As we circumnavigated the crater rim, the scenery changed once more from lush forest to what we all decided was rather a Scottish looking environment, well Scottish up to a point, the Zebra and giraffes made it feel all a bit strange but the Maasai are rather fond of red tartan style blankets so at least they looked at home. Coming down from the rim, the beautiful umbrella trees started to appear and changed the scenery from Scottish to African once again. Finally we came down and hit the flat lands and big sky (Lincolnshire with lions?) and drove the edge of the Serengeti Park.

The most amazing
NGNGNGNGNGNOORORORO crater gateNGNGNGNGNGNOORORORO crater gateNGNGNGNGNGNOORORORO crater gate

Yeah, you don't know how to say it either
thing about the park seems to be that you can be completely alone on the road, no one else in sight but if you stop your car, within five minutes at least one Masaai boy will turn up at your car in this tartan blanket and brandishing a stick which they are so fond of, it is quite amazing, I don’t know where they come from, some form of JuJu I’m sure..

After a bit of ‘Pole Pole’ administration as we stopped to pay the park fees, we were a little delayed and the sun was starting to set, our initial frustration at potentially missing some time in the park soon dissipated as we drove along and came across two lionesses and four lion cubs having a little rest on the road. So here it began, Safari Bingo and compulsive photo taking. You try not to take so many, but some strange force takes over you and it is just ‘click, click, click’, you just can’t help it…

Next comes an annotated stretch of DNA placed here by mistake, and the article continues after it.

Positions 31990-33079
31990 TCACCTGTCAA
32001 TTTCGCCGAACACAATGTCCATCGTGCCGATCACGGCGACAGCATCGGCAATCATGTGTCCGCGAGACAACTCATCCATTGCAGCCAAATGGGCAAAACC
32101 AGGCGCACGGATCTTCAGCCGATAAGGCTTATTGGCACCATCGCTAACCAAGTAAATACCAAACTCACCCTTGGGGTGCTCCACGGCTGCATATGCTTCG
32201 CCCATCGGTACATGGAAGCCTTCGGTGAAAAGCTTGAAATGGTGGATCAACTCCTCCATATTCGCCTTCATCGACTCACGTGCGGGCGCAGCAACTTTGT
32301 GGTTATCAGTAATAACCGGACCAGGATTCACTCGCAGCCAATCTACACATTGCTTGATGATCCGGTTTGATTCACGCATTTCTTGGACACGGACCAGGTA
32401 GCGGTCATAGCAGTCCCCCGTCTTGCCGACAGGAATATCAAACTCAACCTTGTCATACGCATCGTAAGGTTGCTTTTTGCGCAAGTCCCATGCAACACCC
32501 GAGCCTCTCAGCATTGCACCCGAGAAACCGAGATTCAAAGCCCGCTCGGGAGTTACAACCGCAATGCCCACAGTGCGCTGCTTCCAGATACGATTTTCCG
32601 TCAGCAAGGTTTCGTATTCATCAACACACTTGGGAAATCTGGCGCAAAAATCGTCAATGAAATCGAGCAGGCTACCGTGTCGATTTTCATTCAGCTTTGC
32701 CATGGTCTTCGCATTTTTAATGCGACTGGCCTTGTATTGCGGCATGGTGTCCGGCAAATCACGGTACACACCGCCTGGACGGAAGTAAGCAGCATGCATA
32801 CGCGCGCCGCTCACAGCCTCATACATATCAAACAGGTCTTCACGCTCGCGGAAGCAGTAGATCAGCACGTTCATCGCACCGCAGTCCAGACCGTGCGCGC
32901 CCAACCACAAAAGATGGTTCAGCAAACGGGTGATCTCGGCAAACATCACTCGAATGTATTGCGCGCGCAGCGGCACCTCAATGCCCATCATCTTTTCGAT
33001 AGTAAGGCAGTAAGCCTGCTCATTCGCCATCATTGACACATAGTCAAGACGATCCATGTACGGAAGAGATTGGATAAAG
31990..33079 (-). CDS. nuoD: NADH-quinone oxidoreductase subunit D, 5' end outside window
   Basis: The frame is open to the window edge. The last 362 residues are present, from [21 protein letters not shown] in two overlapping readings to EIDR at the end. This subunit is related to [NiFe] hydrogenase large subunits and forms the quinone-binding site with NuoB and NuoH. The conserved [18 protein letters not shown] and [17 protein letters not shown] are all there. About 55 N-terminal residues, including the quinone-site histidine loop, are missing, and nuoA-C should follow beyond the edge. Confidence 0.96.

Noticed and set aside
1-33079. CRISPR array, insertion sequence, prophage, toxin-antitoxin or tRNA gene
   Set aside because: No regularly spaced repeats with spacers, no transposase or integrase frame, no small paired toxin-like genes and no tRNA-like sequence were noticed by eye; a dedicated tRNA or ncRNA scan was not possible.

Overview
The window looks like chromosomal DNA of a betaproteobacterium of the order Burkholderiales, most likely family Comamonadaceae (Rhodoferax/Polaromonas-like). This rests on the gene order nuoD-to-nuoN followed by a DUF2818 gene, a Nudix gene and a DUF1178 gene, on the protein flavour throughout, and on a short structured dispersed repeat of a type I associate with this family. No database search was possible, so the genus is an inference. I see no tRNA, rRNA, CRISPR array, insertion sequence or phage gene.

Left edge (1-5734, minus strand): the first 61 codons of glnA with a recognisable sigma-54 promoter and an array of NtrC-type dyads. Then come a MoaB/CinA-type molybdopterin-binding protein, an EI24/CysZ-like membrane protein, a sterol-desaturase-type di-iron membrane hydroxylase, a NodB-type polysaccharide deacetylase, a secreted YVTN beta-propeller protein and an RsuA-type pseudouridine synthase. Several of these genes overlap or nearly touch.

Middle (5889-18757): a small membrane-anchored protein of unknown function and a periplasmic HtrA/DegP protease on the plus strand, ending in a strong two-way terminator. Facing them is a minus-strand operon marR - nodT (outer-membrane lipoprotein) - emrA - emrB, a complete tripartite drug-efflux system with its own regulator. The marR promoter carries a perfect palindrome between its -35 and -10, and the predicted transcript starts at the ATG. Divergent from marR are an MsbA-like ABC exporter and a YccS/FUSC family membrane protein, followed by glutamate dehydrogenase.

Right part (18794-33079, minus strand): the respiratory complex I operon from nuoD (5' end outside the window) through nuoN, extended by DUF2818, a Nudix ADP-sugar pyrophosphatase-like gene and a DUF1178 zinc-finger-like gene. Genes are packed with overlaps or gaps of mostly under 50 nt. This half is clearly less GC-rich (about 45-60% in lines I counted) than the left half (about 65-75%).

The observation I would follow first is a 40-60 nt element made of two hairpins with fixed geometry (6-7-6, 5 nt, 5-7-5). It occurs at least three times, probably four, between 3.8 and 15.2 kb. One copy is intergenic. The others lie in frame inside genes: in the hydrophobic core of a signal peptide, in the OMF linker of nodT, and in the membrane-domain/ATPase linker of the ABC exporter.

It was an excellent start to our hunting, the lions are just not phased by the cars and sat there helpfully posing and looking amazing, the cubs were beautiful and were playing very sweetly, if only they could stay that cute, come on geneticists, fix it so they stay little. Our drivers finally decided we’d taken enough pictures and as night was falling thought it might be an idea that we head to camp and get some dinner before we ourselves were on the menu. We did see some other people with a flat tire though, so I guess if anyone was fodder for the animals that day, it was going to be them.

By the time we arrived at camp it was most definitely night time. The camp was slap bang in the middle of the Serengeti and we’d been told how to use our torches as animal spotters when we go to the bathroom, comforting. We seemed to be the last group to arrive as everyone was already tucking into their dinner, this was going to be the trend for the next few days, ah well, pole pole. We set up our tents and then went off to the dining area to await our dinner which was being rustled up in the outdoor kitchen by Sebastian. As we waited for the main courses, we were served a
View over the craterView over the craterView over the crater

gosh, it must have been a big bang when this went up!
starter of pop corn and Oreos, I’m not sure if this was one of Nigella’s or Delia’s but it set the dinner expectations a bit low. We didn’t need to worry though, as Sebastian served up some amazing food, an amazing cucumber soup, and I don’t even like cucumbers and a delicious main course all enjoyed in the company of mice and rats (tip- to rid yourself of a rat, shine your torch at it), can’t beat a bit of outdoor living. Then it was time to retire for the night after a bit of star gazing and then up at dawn for our first game drive.